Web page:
fputs ( "Memory allocation error", stderr );
      break;
    }

    s[index++] = inputBuffer;
  }

  s[index] = '\0';

  puts ( s );
  printf ( "The length of this string is %d\n", strlength ( s ) );

  return 0;
}

Why don't you use s[256] so you don't need malloc. Use gets for string input. To calculate spaces (if I understood your task) just iterate the input string example: if (s[index++] == 0x20) numSpaces++;

>Why don't you use s[256] so you don't need malloc.
Why 256? That's the problem with using an array, the size is almost always completely arbitrary. This imposes an unnecessary limit on the program.

>Use gets for string input.
Any credibility you might have had with this post was destroyed when you mentioned gets without first preceding it with "NEVER USE".

>if (s[index++] == 0x20) numSpaces++;
Okay, and now your code doesn't quite work on a machine that uses EBCDIC instead of ASCII. C offers you character constants to avoid such a problem:

if (s[index++] == ' ') numSpaces++;

>Why 256?

I thought its easier that way, no need for malloc or realoc.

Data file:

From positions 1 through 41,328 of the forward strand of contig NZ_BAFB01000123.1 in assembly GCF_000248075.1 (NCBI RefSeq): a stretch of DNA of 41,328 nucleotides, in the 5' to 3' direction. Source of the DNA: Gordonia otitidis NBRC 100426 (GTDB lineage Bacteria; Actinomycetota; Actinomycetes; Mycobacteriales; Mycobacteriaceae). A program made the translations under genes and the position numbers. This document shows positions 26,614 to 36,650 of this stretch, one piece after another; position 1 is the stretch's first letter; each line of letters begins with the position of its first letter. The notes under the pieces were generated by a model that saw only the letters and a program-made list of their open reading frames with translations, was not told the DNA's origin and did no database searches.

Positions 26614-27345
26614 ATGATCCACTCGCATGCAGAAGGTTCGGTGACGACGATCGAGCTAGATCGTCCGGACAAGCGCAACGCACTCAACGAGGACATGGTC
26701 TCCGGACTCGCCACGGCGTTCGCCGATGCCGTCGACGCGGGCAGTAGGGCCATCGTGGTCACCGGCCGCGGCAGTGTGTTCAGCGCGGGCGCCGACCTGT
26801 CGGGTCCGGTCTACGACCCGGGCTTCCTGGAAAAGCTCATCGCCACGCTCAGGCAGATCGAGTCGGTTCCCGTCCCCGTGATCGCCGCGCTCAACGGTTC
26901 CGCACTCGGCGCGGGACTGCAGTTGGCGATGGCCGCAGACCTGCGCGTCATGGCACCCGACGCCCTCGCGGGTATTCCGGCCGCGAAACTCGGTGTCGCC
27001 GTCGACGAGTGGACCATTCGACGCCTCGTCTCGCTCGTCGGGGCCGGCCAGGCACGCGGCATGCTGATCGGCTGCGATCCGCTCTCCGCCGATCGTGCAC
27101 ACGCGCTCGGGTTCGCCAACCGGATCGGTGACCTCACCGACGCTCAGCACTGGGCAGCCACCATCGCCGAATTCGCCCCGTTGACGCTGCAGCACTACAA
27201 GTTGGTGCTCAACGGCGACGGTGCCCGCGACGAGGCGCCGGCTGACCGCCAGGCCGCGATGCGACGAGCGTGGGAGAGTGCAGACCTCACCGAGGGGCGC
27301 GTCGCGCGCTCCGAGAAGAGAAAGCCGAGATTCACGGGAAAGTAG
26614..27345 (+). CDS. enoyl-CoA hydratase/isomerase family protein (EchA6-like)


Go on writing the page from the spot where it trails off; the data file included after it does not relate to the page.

>That's the problem with using an array, the size is almost always completely arbitrary. This imposes an >unnecessary limit on the program.

I know that, but after all its only a homework

>Use gets for string input.
>Any credibility you might have had with this post was destroyed when you mentioned gets without first >preceding it with "NEVER USE".

I admit never used string input from user in my life (maybe in school only) so I don't know whats the problem with gets, but if U say so I belive you. Sorry to misled the young student. Use fgets.

>if (s[index++] == 0x20) numSpaces++;
>Okay, and now your code doesn't quite work on a machine that uses EBCDIC instead of ASCII. C offers you >character constants to avoid such a problem:

if (s[index++] == ' ') numSpaces++;

agree with this :)

Thanks a lot for all your help but let me get one thing straight.

No, I don't do homework for anyone.

Friend, neither do i approve of the person who does it. By saying that can you write a code i meant that couldsomeone help me write a code.

I know that, but after all its only a homework

No friend this is not a homework and i never did mention so, this is just a program i have written to improve my understanding.

>> s = malloc(sizeof(char));
This just allocates one character, causing a 1 byte memory leak on every loop iteration.
>> s[index] = inputBuffer;
Since the malloc allocates only one character, this line will just scribble all over memory and most likely cause your program to crash big-time.